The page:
Logitech launches MX Air rechargeable cordless mouse

logitech mx air mouse

Logitech has unveiled its MX Air rechargeable cordless mouse, a versatile laser mouse that works both on the desk and in the air.

The device is like a cross between a remote control and a mouse, and is supposed to cater for those who want to command their media PC from the comfort of their sofa (or indeed, anywhere that there’s an absence of solid, flat surface to use a traditional mouse on).

“The MX Air mouse offers a radically new way for people to control their PC entertainment,” said Erik Charlton, Logitech director of product marketing for performance and gaming mice. “It’s for anyone who has listened to music on their PC and been frustrated by having to return to the desk to change songs or volume. It’s for people who want to share vacation photos with friends and family without being tied to the desk. It’s for any of the millions of people using the Internet to browse and watch videos on sites such as YouTube or Grouper. And it’s for people with a living-room computer or media PC who want to navigate their media content on their terms.”

Second-hand computers an ID fraudster's paradise

old_computer.gifNew research from Navigant Consulting suggests that slack handling of computers destined for the second-hand market could make them an identity-thief’s dream.

To demonstrate the potential dangers, the consultancy purchase three second-hand computers last week, and determined that one of them still contained sensitive personal information on the hard drive.

It’s not enough to simply wipe the hard drive using most basic operating system tools, as anyone with some tech knowledge can recover data from a disk that’s supposedly been wiped. Simply dumping the hard drives intact isn’t a good plan either – it’s akin to putting your paper-based financial documents in the waste bin without shredding them first.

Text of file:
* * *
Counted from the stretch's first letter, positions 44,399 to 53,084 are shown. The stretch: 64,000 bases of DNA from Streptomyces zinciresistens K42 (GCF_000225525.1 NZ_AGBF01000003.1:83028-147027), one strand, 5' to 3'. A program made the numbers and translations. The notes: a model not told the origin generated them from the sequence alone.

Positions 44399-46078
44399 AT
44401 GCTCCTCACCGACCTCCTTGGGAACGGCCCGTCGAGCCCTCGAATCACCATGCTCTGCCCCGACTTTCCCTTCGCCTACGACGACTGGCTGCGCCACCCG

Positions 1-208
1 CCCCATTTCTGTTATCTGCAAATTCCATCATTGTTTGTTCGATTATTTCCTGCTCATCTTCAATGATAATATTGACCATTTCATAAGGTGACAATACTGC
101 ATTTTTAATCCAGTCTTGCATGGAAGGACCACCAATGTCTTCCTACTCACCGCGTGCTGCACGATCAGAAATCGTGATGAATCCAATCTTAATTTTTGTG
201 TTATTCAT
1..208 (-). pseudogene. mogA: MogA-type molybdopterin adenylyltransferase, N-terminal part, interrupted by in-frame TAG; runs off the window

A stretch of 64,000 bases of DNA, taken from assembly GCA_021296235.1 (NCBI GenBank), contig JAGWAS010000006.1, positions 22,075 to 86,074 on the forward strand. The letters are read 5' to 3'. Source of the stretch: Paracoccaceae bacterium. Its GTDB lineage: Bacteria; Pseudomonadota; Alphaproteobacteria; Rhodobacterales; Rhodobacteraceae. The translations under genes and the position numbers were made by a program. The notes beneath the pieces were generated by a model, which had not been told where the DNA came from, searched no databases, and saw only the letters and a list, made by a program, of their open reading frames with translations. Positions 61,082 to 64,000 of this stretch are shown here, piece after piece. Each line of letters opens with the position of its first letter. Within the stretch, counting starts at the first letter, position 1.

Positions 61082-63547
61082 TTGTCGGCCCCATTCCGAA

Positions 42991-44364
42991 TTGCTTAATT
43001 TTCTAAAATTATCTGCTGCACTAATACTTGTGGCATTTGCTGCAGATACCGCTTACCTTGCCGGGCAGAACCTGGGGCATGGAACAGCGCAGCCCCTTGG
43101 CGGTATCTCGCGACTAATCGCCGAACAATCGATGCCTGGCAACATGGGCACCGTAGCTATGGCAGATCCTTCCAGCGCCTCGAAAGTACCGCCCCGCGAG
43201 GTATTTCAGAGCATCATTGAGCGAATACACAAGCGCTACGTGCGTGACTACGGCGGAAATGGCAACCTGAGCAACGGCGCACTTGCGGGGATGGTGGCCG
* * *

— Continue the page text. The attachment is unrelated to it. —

One second-hand computer recovered from a community college still contained student and staff details, including names and addresses, budgets, payroll information, photos, and bank account details.

Streakr: Another vowel-challenged social network goes into beta

streakr_logo.gifPrepare yourself for, a “web discovery tool and social networking site” that has just entered public beta (read “we’ll let people in but don’t blame us if it stops working”).

It appears to be Facebook meets MySpace meets Digg meets StumbleUpon meets… another irritating browser toolbar.

The system works once you embed the Streakr toolbar in your web browser, which you then use to rate sites with a ‘thumbs up’ or ‘thumbs down’. This links them to a personal profile page, and allows them to be shared on the social network.

Orange intro new European roaming rates

orange_logo_small.jpgOrange has announced the launch of new European mobile roaming rates for its consumers. From 30th August 2007, it will cost 38p per minute to make a call while roaming, and 19p per minute to receive them – at least, in their “Europe 1” area.

Orange customers can check how much a call will cost while away, by texting “FROM [COUNTRY]” to 452 (PAYG) or 159 (Pay Monthly), and receiving a free-of-charge confirmation from Orange.

No doubt this new “transparency” on Orange’s part is in response to various initiatives by the EU and Germany to pull into line the high costs associated with mobile roaming abroad.